Frank said...

I assume that the dog snacks are frozen .. how are they kept that way between packing and use on the Iditarod trail?

Anonymous said...

Since the drop bags are packed with plenty of everything and have more than you need, what happens to what doesn't get used? As the check points are packed up after the last team has left, do the drop bags get forwarded to a central location to be returned to the teams?

Macgellan said...

Frank -- It is still plenty cold enough here that everything stays frozen just by being left outside...

Ananymous -- Some of what's not used gets repacked by the mushers and sent back to the Kennel... MUCH of what's not used -- especially dog food and snacks -- is left in the villages to supplement their own dog care... The Iditarod is good for the villages and very good for local dogs...

Anonymous said...

Thank you for the information: MUCH of what's not used -- especially dog food and snacks -- is left in the villages to supplement their own dog care.
It's nice to know that the local dogs get to indulge in some of the racing teams treats. LOL
I'll assume that it is cheaper to leave food and snacks at the check points than pay to fly it back for the kennel to pick up and transport home.

Macgellan said...

There's more to this story... In practice -- if not by explicit design -- the Iditarod rules create a virtual certainty that there will be plenty of "extra" dog food left behind at checkpoints...

"Rule 48 -- Shipping Amounts: An adequate amount of food is required to be shipped to the following checkpoints (minimum of 60 pounds combined weight of food (not including ice) and gear):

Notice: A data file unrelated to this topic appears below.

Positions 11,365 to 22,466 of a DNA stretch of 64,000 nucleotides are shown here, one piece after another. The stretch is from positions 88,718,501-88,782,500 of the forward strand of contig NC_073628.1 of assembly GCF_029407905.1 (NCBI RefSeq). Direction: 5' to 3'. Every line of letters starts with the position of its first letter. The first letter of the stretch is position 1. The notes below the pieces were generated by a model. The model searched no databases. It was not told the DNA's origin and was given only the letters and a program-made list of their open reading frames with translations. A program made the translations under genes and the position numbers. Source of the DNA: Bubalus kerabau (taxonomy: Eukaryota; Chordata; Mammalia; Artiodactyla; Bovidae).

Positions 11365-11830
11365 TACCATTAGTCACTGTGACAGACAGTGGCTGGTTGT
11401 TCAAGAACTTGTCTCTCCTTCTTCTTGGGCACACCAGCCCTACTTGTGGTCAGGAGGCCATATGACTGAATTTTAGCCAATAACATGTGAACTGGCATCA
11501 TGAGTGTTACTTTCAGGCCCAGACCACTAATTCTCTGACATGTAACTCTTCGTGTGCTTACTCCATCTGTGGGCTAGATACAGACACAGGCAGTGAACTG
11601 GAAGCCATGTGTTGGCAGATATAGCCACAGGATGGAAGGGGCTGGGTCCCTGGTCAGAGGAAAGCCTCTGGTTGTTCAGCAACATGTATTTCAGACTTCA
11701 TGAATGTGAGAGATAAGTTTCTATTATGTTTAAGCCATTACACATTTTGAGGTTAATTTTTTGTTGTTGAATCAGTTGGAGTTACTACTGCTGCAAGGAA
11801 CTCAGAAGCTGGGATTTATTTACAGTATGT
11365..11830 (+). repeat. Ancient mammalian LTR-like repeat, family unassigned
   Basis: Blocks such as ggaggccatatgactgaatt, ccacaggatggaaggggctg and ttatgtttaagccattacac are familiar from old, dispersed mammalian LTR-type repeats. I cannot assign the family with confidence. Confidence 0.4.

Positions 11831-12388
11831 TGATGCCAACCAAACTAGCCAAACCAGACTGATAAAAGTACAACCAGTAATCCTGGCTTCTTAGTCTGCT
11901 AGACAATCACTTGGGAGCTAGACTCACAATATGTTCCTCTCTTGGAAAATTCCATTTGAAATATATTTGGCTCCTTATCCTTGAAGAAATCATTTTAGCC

Skwentna Rainy Pass Rohn Nikolai McGrath Takotna Ophir Cripple Ruby Galena Nulato Kaltag Unalakleet Shaktoolik Koyuk Elim White Mountain Safety Nome"

Those "white bags" of food you see in the video are the "ballast" bags... all full of very good quality kibble, though not necessarily the most expensive, "premium" racing kibble... 'Nuff said?

Anonymous said...

OK! Are you saying that the teams are held by ransom?
If they don't send enough food to keep the teams healthy but too much to consume, they are penalized?

Macgellan said...

I don't really understand your question... and I'm not well versed enough in the rules to interpret them for you... Here's what I do know: The rule requires a minimum of 60 pounds sent to each of the checkpoints. That is often more than the amount of "stuff" a team knows it will need/want at that checkpoint... So, the difference is made up in kibble... Knowing full well that it will be left behind... Like I said at the outset, the Iditarod is set up to be beneficial to both the local people and local dogs of the checkpoints... Okay?

Anonymous said...

I can well imagine that some of the extra food came in handy for some teams last year during the storm.
Thank you for completing the picture on the food drops!